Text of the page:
“My Dear Thomas…
I have sent fifteen pair of stockings to you by John Quirk who left this Town in this present month namely four pair of light grey two of the pairs plainly knitted and two ribbed two pair of socks of light Blue one plain and one ribbed two pair of grey ribbed one pair of white ribbed three pair of Black worsted stocking plain.”
– Letter 6, April 28, 1842, James Prendergast to Thomas Prendergast, from the James Prendergast Family Correspondence, John J. Burns Library, Boston College.
There is a certain expectation when reading primary sources. It is no coincidence that the phrase, “mining for sources” has become a history expression—we are searching for the vein in the primary source, the fissure deep in the bedrock where the most revealing information is likely to be unearthed. But as a geologist casts aside the commonplace in the pursuit of the rare, we as researchers habitually do so, filtering primary source documents for the peculiar, the curious, and the significant.
The Prendergast Letters seem ordinary. This collection of 48 letters, written between 1840 and 1850, are housed at the John J. Burns Library. James and Elizabeth Prendergast were from Milltown, County Kerry, Ireland, and were fruitful in their labors. They were proud parents of six children: John, Jeffrey, Thomas, Maurice, Michael, and Julia. The Prendergast Letters are the result of James Prendergast writing to Julia, Jeffrey, and Thomas after they immigrated to Boston, although the children authored some of the letters.
While the Prendergast Letters are most cited for their firsthand accounts of the Great Hunger, the regional economy, and local politics, the ordinary dialogue is a rarely praised aspect of the collection. In the above excerpt from the letters, James Prendergast described the knitted wares he sent to his children in Boston. Such excerpts offer rarely afforded glimpses into the common humanity unyielding through time: a normal familial relationship. James Prendergast sending his children socks, although in some questionable colors, is far from remarkable. But it was the intent behind this, that familial love despite geography, which was peculiar, curious, and significant.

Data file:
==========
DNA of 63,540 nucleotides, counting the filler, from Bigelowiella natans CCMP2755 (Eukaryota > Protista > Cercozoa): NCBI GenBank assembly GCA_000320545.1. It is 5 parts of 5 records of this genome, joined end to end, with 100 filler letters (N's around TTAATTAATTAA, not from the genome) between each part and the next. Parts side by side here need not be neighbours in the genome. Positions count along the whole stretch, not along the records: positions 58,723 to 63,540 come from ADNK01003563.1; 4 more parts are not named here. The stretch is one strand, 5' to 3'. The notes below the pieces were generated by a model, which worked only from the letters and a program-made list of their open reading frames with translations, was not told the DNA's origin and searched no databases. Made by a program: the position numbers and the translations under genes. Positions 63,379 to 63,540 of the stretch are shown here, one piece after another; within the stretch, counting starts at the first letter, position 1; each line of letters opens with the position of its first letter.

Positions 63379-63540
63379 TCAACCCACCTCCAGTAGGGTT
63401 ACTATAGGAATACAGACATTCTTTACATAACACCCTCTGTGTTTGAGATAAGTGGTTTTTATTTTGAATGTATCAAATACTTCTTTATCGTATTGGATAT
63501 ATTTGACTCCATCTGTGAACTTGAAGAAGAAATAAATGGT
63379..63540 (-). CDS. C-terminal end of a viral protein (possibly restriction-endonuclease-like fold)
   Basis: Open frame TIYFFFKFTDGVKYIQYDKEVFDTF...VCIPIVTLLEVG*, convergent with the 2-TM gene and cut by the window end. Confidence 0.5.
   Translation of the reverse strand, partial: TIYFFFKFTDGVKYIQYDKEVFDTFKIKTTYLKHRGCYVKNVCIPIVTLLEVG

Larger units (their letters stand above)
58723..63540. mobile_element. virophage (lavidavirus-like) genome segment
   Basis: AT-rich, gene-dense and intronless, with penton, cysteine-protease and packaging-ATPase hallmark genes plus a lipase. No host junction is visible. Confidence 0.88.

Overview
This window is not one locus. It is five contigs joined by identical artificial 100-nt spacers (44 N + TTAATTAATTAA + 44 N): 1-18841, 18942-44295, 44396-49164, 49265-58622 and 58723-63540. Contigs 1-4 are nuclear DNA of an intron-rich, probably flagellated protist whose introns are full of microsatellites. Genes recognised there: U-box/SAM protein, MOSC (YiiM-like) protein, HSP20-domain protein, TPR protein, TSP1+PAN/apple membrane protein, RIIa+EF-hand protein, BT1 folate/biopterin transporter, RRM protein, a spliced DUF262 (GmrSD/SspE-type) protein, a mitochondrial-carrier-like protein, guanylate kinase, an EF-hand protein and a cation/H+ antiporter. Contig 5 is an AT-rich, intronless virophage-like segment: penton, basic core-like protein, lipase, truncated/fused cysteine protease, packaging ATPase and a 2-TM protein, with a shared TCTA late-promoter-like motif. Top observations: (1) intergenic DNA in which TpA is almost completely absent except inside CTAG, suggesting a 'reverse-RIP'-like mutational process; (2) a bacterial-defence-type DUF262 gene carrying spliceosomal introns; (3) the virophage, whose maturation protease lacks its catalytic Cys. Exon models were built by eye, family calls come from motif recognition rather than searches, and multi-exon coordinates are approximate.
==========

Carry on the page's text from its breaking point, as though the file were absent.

The Prendergast Letters are a reminder that if the human experience is viewed as important, we would not forsake the ordinary for the awesome, the inglorious for the sublime. The next time you are conducting research, pause and engage that page long discussion that somehow manages to support Zeno’s paradox, and against all personal moral qualms, become acquainted with the people of your study.
If you are interested in learning more about the Prendergast Letters, then take a look at the finding aid or contact the Burns Library Reading Room at 617-552-4861 or email@example.com. A selection of the Prendergast Letters is now on exhibit in the Burns Library’s Fine Print Room through March 27th, 2013. After the exhibit ends, photocopies and transcriptions of the Prendergast Letters are available for your perusal in the John J. Burns Library Reading Room. You may also learn more about the Prendergast Letters by reading the published version of this correspondence – Prendergast Letters: Correspondence from Famine-Era Ireland 1840 – 1850, edited by Shelley Barber, Reference & Archives Specialist, John J. Burns Library and published by University of Massachusetts Press, 2006.
- Josh Rosenfeld, Conservation Assistant, John J. Burns Library